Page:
15. The XX, XX

The year's best debut. An icy, wiry album that features stone-faced boy/girl vocals, angular, post-punk guitars and windswept, barren synth gusts (often on the same song — see "Crystalized" or "Basic Space" for proof). XX is an embracingly lo-fi yet also strangely distant listen. It doesn't sound like anyone involved in its creation was having much fun, but then again, they are achingly British.

14. Mos Def, The Ecstatic

Like the title (which, Wikipedia tells me, was lifted from a book by Queens author Victor LaVelle) implies, this is Mos Def in full celebratory mode, which explains the joyous boogie of songs like "Casa Bey" or "Quiet Dog Bite Hard." But given that it's Mos, things also get slightly weird — the blurred vocals on "Twilite Speedball," the sorta-samba on "Pistola" — and unabashedly political, like the Malcolm X sample that opens the album or "Auditorium," which features Slick Rick as a soldier in Iraq. Party hard, Mos seems to be saying, because there are dark times ahead.

13. Bat for Lashes, Two Suns

An exploration of the duality of life, love and loss, Natasha Khan (she's Bat for Lashes, in case you didn't know) went deep on Two Suns, leaving her native England for places like California's Joshua Tree and New York, cultivating an alternate identity (Pearl) who nearly dragged her down into destruction. But the end result was a spate of marvelous songs, swooning, nocturnal pop like "Daniel" and "Pearl's Dream." Like Kate Bush before her, Khan draws from her personal life, but she's at her best when she throws on the ethereal veil. And that's what she does here.

12. Kelly Clarkson, All I Ever Wanted

Built in a lab by the best pop-music minds in the business, equipped with all weapons necessary to assault the Hot 100, All I Ever Wanted is the musical equivalent of a gigantic, shiny Gundam suit, with Clarkson at the controls. It's no wonder it's her best album in years. Her voice powers "My Life Would Suck Without You" and "I Do Not Hook Up" into the stratosphere, and on songs like "Cry" or album-closer "If No One Will Listen," she gets subtle (or, you know, as subtle as a former "American Idol" champ with dynamite pipes can get). It didn't exactly burn up the charts, but that hardly matters. All I Ever Wanted is Clarkson's return to form.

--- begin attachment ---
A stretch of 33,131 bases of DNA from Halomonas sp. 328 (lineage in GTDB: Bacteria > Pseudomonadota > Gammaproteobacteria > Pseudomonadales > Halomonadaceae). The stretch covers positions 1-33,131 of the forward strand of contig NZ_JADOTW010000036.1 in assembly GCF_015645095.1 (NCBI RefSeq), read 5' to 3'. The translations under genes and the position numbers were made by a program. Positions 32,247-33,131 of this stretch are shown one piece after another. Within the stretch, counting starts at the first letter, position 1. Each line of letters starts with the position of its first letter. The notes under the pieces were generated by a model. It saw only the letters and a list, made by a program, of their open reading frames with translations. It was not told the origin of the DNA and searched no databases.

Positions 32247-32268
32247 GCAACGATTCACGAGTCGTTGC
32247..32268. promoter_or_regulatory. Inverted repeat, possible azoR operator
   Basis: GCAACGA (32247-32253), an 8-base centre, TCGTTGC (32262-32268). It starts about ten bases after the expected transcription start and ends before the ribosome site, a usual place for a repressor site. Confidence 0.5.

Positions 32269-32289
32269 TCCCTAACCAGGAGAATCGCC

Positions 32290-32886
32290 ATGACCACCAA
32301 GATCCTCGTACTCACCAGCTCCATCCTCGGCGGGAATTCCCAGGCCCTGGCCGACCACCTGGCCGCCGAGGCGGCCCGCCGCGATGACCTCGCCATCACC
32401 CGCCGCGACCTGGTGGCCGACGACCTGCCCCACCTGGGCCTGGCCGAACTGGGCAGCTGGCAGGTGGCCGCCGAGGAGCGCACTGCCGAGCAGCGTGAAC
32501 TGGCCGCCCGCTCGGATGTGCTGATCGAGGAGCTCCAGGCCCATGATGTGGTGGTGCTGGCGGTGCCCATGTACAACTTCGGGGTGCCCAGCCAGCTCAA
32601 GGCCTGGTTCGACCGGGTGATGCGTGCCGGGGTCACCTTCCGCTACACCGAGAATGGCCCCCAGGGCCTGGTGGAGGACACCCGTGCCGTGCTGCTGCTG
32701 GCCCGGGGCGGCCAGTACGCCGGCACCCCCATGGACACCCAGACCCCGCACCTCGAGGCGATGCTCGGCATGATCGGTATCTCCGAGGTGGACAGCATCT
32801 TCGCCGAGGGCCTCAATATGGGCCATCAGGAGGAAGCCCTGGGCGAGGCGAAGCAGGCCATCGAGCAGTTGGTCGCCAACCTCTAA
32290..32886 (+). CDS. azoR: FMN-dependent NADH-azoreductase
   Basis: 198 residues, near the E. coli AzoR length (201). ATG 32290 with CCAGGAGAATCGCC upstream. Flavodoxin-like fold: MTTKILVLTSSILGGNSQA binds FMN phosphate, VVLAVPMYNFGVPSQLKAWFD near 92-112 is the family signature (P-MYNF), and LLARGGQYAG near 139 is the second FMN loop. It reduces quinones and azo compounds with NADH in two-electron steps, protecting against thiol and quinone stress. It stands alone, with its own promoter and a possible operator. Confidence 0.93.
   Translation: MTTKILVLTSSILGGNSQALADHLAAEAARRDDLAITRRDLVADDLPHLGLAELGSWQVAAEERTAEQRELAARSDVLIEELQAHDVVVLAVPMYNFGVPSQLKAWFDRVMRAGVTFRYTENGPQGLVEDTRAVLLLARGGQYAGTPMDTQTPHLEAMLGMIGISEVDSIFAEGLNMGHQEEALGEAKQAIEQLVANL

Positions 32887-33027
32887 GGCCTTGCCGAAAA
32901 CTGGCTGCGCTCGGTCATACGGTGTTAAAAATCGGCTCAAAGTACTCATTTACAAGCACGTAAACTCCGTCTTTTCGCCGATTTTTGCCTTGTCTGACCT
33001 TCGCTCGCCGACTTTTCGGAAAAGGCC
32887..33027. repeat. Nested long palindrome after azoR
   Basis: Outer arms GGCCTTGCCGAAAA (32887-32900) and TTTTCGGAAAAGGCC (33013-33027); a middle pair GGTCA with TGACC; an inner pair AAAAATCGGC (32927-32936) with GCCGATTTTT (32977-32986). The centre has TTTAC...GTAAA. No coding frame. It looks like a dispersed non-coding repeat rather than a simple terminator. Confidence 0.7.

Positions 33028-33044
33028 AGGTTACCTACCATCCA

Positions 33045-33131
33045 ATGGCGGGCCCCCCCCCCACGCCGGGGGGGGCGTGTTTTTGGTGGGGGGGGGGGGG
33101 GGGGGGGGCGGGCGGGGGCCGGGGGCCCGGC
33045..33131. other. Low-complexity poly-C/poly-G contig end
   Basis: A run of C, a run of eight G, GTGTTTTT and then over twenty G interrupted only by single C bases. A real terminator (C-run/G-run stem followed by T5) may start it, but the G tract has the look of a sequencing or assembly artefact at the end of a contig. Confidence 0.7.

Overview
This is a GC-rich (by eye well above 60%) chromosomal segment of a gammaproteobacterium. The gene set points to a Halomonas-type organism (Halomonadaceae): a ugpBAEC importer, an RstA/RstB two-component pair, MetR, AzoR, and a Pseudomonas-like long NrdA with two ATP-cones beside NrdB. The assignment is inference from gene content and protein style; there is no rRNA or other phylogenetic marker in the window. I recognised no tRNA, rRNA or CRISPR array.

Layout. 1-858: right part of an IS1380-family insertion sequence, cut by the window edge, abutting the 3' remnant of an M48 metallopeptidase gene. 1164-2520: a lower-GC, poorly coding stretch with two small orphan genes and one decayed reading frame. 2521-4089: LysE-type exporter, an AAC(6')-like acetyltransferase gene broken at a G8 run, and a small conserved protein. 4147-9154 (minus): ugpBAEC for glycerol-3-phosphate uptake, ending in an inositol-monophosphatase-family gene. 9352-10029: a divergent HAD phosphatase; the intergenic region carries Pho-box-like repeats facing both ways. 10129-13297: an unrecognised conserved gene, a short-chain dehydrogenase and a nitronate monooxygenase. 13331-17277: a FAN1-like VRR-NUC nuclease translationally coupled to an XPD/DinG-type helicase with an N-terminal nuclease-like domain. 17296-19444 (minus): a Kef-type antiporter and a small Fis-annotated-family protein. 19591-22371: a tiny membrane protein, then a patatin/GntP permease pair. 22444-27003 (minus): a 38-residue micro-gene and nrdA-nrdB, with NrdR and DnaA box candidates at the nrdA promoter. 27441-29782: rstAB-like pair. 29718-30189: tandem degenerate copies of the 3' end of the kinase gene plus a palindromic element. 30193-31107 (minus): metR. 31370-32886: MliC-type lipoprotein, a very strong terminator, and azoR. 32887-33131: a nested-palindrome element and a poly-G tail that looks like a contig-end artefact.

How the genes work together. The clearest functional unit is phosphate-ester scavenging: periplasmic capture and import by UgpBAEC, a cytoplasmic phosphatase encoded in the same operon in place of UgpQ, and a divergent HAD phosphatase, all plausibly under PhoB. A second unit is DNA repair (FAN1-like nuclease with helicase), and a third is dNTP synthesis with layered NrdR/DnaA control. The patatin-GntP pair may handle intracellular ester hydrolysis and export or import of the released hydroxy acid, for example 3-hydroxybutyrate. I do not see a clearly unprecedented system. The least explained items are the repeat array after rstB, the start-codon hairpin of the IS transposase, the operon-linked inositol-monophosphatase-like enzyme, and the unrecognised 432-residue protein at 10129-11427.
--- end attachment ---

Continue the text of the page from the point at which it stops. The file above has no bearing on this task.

11. Shakira, She Wolf

Sublimely silly, supremely sexy global pop, She Wolf features more popping and locking than a chiropractor's convention and more panting than a kennel. With the title track and the excellently effervescent "Men in This Town," Shakira has created two of the year's greatest songs, undoubtedly the soundtrack to the space disco in her head. Throw in some revenge fantasies, broken English and the occasional line about Matt Damon, and you've got the years most unabashed album. And there's no one else on the planet who could've made it.

10. Amadou & Miriam, Welcome to Mali

Released late last year in Europe, Welcome to Mali didn't find its way to the States until March, but it was worth the wait. Sure, you could focus on the fact that A&M are married, blind and play a wondrous brand of so-called "Afro-Blues," a mixture of Malian traditional, Indian rhythms and Egyptian wind instruments, with some good old-fashion rock and roll thrown in for good measure. But instead, listen to the joyous keyboards of album opener "Sabali" or the funky meter of "Sebeke" and try to tell me this isn't an album for all people, everywhere. Shoot, even K'Naan comes off good here, and that's saying something.

9. Lily Allen, It's Not Me, It's You